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AACC’s valedictorian headed for a life different than she expected

6/6/2014, 10:38 a.m.
Daimei Li thought she would spend the rest of her life leading the cows her family used to work the rice paddies on their small farm in Longma, China. (Courtesy Photo)

— Daimei Li thought she would spend the rest of her life leading the cows her family used to work the rice paddies on their small farm in Longma, China. Now, she is valedictorian of Anne Arundel Community College’s Class of 2014 and ready to continue her studies for a career in accounting and finance.

Her journey to this point is one of persistence and challenges, with a little bit of kismet thrown into the mix. When an older sister went away to school, Daimei wanted to go, too, and so the two of them left home, living at the school. She recalls her mother’s only charge was to get good grades. When they finished their studies there, Daimei thought she’d return to her village, but she and her sister convinced their parents to allow them to attend a college in the city. This school was not like American colleges where she could earn a degree; instead, it offered three years of training toward a teaching certificate. That is where Daimei learned to teach English. She also learned the dialects from other villages and discovered she was good at languages.

“I love languages. When you can speak a person’s language, you can communicate and learn about each other,” she said.

The teaching certificate led to her teaching English to second graders in a private elementary school in the city. She loved the job and thought she would spend the rest of her life as a teacher. But this is where serendipity comes into play. A friend had responded to an online request from some American visitors to give them a tour of the city and she persuaded Daimei to go with her. Among those visitors was the man Daimei would marry— she just didn’t know it yet.

The young man, Bryce Hartman, claimed that for him, it was love at first sight and after touring with Daimei for three days, he asked her to be his girlfriend. At first she declined, thinking he’d forget her after he left town, but instead he started emailing her. She fell in love with him, too. They dated long distance for two years, with him visiting

her twice. Her parents accepted him because he could speak Chinese, but when she told them she was moving to the United States to get married, her parents tried to discourage her, saying she really didn’t know him well enough, she didn’t know if she’d like America, it was just not a good idea.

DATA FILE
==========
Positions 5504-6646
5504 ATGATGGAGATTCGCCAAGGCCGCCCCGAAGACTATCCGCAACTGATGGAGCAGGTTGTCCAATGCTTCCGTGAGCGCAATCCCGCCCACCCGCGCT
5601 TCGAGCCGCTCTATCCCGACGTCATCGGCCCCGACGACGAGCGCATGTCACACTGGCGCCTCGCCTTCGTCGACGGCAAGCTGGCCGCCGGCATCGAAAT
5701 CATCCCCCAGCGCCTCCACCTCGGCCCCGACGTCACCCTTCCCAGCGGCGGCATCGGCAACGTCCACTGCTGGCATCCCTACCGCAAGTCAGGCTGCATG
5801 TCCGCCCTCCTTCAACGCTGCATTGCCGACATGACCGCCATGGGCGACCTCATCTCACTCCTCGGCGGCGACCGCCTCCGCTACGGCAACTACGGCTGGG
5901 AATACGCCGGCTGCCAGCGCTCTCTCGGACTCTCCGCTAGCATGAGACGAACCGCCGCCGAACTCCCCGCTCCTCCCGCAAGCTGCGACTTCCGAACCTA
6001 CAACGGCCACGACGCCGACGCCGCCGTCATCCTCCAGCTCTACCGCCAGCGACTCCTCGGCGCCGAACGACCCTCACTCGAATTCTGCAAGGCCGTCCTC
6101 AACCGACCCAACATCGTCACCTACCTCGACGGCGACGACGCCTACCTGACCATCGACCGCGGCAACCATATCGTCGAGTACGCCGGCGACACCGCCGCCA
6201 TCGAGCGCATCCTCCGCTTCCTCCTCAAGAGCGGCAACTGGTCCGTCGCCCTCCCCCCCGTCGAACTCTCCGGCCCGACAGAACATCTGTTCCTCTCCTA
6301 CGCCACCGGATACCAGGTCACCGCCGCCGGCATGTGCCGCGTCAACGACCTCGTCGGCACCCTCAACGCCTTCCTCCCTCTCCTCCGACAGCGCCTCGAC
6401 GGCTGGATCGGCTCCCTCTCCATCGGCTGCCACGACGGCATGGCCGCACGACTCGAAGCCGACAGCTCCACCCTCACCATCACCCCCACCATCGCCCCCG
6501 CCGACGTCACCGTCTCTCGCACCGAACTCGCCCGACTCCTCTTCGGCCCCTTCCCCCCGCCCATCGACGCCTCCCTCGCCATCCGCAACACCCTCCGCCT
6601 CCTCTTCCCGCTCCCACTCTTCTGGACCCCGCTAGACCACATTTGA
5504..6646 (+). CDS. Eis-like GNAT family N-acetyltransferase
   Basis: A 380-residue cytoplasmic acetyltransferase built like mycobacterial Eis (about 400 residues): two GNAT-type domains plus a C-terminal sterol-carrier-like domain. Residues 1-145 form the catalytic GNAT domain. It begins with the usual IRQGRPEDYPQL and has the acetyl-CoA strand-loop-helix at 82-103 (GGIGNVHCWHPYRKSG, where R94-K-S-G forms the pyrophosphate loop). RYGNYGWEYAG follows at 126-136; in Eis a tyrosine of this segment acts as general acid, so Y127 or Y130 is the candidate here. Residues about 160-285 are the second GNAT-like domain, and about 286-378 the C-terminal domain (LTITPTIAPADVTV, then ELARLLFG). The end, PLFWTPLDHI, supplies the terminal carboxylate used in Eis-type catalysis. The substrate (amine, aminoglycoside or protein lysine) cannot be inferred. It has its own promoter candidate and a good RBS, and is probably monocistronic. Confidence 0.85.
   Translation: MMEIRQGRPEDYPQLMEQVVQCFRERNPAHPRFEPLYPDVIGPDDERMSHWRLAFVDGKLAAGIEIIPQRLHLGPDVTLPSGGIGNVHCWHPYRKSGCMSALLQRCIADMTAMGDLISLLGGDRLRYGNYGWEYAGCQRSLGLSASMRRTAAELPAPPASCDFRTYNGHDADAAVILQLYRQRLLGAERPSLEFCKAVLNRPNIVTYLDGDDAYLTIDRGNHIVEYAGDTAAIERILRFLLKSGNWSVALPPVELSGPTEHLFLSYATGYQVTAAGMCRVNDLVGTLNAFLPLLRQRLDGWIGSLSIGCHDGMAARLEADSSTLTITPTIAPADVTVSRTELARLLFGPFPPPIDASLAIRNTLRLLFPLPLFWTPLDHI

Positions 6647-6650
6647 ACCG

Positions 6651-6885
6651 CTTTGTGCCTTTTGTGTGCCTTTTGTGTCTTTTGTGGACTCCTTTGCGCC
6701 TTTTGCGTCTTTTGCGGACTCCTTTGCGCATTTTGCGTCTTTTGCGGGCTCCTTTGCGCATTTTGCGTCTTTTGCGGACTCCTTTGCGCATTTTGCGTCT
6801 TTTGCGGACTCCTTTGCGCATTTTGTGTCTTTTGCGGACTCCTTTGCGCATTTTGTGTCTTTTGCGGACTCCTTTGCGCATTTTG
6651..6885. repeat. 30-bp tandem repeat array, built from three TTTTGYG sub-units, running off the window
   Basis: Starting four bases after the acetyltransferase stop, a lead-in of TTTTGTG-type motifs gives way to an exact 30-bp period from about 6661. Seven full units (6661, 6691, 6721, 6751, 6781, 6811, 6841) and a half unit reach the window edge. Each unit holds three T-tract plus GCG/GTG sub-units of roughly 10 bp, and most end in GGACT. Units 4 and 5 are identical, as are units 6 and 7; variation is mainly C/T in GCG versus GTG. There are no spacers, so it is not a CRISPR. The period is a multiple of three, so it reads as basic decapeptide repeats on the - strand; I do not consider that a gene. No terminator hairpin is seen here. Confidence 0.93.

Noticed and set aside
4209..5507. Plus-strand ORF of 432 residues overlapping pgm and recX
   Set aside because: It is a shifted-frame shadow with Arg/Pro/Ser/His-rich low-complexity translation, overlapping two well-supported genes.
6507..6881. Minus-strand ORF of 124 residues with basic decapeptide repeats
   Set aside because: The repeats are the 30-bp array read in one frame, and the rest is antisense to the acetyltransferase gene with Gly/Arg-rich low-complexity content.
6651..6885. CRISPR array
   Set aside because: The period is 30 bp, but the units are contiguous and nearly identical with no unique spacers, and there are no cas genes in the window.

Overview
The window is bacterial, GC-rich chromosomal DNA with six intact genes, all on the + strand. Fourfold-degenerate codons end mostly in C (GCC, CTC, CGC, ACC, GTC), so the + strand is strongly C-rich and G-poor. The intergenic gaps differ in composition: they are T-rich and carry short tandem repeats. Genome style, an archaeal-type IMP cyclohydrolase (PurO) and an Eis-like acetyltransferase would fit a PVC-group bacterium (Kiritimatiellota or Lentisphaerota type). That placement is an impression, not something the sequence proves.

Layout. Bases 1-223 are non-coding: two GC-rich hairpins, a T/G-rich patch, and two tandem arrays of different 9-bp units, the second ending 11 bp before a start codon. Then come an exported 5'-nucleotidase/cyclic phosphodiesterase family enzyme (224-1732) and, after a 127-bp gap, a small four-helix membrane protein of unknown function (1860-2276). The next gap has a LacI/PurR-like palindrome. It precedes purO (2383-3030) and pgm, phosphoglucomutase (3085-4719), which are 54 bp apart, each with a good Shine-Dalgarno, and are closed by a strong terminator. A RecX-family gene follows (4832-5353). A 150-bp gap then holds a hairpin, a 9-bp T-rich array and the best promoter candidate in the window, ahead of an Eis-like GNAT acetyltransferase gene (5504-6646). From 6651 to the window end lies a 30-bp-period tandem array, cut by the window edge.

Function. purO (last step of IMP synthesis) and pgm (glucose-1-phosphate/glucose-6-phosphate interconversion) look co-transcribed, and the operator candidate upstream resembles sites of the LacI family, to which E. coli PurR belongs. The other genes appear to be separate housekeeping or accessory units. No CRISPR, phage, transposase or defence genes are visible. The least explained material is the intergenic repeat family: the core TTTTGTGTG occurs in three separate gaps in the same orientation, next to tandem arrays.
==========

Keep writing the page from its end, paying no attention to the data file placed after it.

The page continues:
“In China, you listen to your parents, but also if you fall in love, you listen to that, too,” she said.

She joined Bryce, a linguist stationed in Hawaii with the U.S. Air Force. At first, they were determined not to rush into marriage, but after a month, they decided to marry. Both were 24 years old. That was four years ago. They moved to this area when he was transferred and he also is in school working toward a master’s degree in cybersecurity. She realized she’d like to continue her education, too. In China, there are set paths for where and what students must study, but her husband said in America, she could choose. She chose AACC.

Once at AACC, she took started working toward her goal of becoming an accountant. But she also took advantage of opportunities to participate in school clubs, which opened other doors. For example, through her involvement with the International Students Association, advisor Bill P. Yuan, associate professor of business management, connected her with World Artists Experiences, a local organization that sponsors international arts groups. She now often attends Kennedy Center productions where she translates for visiting Chinese artists. She also was treasurer of the Student Association, a member of Phi Theta Kappa, joined the Honors program where she also was a student worker and tutored other students in math.

Her world is so different from how she thought it would be. While she misses her parents, she is glad she made the decision to take a chance on the unknown. Her next decision is easier, to choose where to continue her education. “It is good to have choices,” she said.